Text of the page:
Postoperative complications following bowel endometriosis surgery by shaving, disc excision or segmental resection: a three-arm comparative analysis of 364 consecutive cases.

Employing a strategy prioritizing the conservative management of bowel endometriosis, whenever possible, may reduce the risk of severe postoperative complications.

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Volume 109, Issue 1, Pages 172–178.e1

Authors:

Carole Abo, M.D., Salwa Moatassim, M.D., Noemie Marty, M.D., Mathilde Saint Ghislain, M.D., Emmanuel Huet, M.D., Valérie Bridoux, M.D., Ph.D., Jean Jacques Tuech, M.D., Ph.D., Horace Roman, M.D., Ph.D.

Abstract:

Objective

To assess the postoperative complications related to three surgical procedures used in colorectal endometriosis: rectal shaving, disc excision, and segmental resection.

Design

Retrospective comparative study using data prospectively recorded in the North-West Inter Regional Female Cohort for Patients with Endometriosis (CIRENDO) database.

Setting

University tertiary referral center.

Patient(s)

A total of 364 consecutive patients with deep endometriosis infiltrating the rectosigmoid, were stratified into three arms according to the technique used.

Intervention(s)

All patients had a laparoscopic surgical procedure to treat bowel endometriosis: rectal shaving (145 patients), disc excision (80 patients), or segmental colorectal resection (139 patients).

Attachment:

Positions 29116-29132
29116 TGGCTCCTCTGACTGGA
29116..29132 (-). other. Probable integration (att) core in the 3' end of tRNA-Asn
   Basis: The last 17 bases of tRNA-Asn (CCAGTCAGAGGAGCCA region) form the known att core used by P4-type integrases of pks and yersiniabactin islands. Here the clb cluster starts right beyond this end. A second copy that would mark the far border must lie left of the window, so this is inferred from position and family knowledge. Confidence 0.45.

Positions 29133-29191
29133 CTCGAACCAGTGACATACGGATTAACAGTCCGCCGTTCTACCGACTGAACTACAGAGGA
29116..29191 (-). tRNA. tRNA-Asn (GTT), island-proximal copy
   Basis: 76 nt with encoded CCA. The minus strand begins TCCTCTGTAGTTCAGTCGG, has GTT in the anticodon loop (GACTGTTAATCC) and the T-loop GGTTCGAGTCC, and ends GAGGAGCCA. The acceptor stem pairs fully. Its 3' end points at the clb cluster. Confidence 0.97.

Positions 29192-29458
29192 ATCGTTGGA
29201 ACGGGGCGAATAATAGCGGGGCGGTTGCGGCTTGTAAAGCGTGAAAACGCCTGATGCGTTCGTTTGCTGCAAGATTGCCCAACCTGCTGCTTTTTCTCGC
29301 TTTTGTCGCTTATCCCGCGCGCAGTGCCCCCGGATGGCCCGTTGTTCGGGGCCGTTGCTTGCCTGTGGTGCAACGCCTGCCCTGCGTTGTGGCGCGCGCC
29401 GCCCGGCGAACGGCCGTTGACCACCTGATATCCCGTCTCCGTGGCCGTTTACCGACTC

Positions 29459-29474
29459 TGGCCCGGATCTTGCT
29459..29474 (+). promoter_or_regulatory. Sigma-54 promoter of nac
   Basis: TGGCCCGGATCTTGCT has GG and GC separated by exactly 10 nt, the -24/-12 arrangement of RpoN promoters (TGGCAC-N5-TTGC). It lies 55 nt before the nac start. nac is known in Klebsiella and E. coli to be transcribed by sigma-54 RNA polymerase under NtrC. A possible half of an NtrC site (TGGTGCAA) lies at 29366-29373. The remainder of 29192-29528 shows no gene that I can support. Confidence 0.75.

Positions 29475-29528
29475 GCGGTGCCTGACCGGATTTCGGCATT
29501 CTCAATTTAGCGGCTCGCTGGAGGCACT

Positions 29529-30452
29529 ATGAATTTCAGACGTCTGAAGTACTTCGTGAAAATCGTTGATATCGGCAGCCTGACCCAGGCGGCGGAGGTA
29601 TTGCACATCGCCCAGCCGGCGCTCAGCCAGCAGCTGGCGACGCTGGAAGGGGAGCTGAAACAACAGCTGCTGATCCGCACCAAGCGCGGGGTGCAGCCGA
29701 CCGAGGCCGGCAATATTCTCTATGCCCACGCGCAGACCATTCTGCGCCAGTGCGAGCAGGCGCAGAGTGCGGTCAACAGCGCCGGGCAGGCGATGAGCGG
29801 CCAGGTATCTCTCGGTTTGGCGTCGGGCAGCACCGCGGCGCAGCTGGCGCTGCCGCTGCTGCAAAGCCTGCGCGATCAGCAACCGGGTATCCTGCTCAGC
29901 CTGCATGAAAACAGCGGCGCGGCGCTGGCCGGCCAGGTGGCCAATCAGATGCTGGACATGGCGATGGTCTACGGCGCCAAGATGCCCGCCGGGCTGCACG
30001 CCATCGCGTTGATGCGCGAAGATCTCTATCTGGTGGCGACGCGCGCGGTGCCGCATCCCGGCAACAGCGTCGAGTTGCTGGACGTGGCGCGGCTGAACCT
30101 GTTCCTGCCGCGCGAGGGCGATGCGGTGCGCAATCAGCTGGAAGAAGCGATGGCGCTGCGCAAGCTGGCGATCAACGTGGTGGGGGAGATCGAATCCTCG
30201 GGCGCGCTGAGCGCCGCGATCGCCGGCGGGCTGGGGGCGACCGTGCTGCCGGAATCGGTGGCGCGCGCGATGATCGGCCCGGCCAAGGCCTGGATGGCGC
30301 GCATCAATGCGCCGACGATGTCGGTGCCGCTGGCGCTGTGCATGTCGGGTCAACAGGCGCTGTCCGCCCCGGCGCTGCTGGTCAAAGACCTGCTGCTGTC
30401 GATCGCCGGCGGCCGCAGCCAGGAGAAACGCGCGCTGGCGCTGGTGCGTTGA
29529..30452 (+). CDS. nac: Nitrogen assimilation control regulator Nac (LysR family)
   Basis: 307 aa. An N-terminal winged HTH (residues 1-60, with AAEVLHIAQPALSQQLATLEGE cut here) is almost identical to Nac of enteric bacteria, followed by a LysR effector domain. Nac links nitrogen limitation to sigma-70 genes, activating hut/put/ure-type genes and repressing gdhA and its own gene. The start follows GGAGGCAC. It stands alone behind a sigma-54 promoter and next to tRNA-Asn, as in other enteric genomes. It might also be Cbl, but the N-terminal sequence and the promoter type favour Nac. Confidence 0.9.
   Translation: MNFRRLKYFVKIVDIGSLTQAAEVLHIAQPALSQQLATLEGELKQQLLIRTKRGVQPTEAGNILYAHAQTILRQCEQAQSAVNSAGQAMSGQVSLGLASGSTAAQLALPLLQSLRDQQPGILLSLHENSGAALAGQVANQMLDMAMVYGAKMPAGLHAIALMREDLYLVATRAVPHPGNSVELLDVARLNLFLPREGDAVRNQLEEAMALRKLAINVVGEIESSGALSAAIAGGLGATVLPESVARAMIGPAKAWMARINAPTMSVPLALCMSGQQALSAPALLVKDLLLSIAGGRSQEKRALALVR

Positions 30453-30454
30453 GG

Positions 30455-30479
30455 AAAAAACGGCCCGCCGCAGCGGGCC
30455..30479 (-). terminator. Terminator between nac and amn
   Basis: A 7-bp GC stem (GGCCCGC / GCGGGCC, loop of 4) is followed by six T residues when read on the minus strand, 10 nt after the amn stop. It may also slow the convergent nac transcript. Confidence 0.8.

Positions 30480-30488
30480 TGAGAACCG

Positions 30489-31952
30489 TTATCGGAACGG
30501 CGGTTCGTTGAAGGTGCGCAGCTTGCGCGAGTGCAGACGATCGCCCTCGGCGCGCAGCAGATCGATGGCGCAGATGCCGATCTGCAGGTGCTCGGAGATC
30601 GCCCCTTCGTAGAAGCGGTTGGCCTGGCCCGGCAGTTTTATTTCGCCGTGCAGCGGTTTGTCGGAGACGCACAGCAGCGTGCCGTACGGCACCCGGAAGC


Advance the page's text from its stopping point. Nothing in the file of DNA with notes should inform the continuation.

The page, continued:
Main Outcome Measure(s)

Postoperative complication rate was assessed using Clavien-Dindo classification.

Result(s)

Clavien 3b postoperative complications were recorded in 43 patients (11.8%), two thirds of whom were managed by segmental colorectal resection (P<.001). Fourteen cases of rectovaginal fistula (3.8%) were reported: three in the shaving arm (2.1%), three in the disc excision arm (3.7%), and eight in the segmental colorectal resection arm (5.8%) (P=.13). Twenty-four cases (6.6%) of pelvic abscess were recorded in patients free of fistula or leakage. One year after the surgery pregnancy rate (PRs) and delivery rate were comparable between patients with or without severe complications who intended to get pregnant. Three years postoperatively, the PR in infertile patients was 66.7%, with spontaneous conception in 50% of cases.

Conclusion(s)

Our data suggest that using a strategy prioritizing shaving, whenever it is possible, could be related to a reduction in severe complication rates. However, prudence is required before concluding that extensive disease should not be treated by segmental resection because of the risk of complications.


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Fertility and Sterility

Editorial Office, American Society for Reproductive Medicine

Fertility and Sterility® is an international journal for obstetricians, gynecologists, reproductive endocrinologists, urologists, basic scientists and others who treat and investigate problems of infertility and human reproductive disorders. The journal publishes juried original scientific articles in clinical and laboratory research relevant to reproductive endocrinology, urology, andrology, physiology, immunology, genetics, contraception, and menopause. Fertility and Sterility® encourages and supports meaningful basic and clinical research, and facilitates and promotes excellence in professional education, in the field of reproductive medicine.

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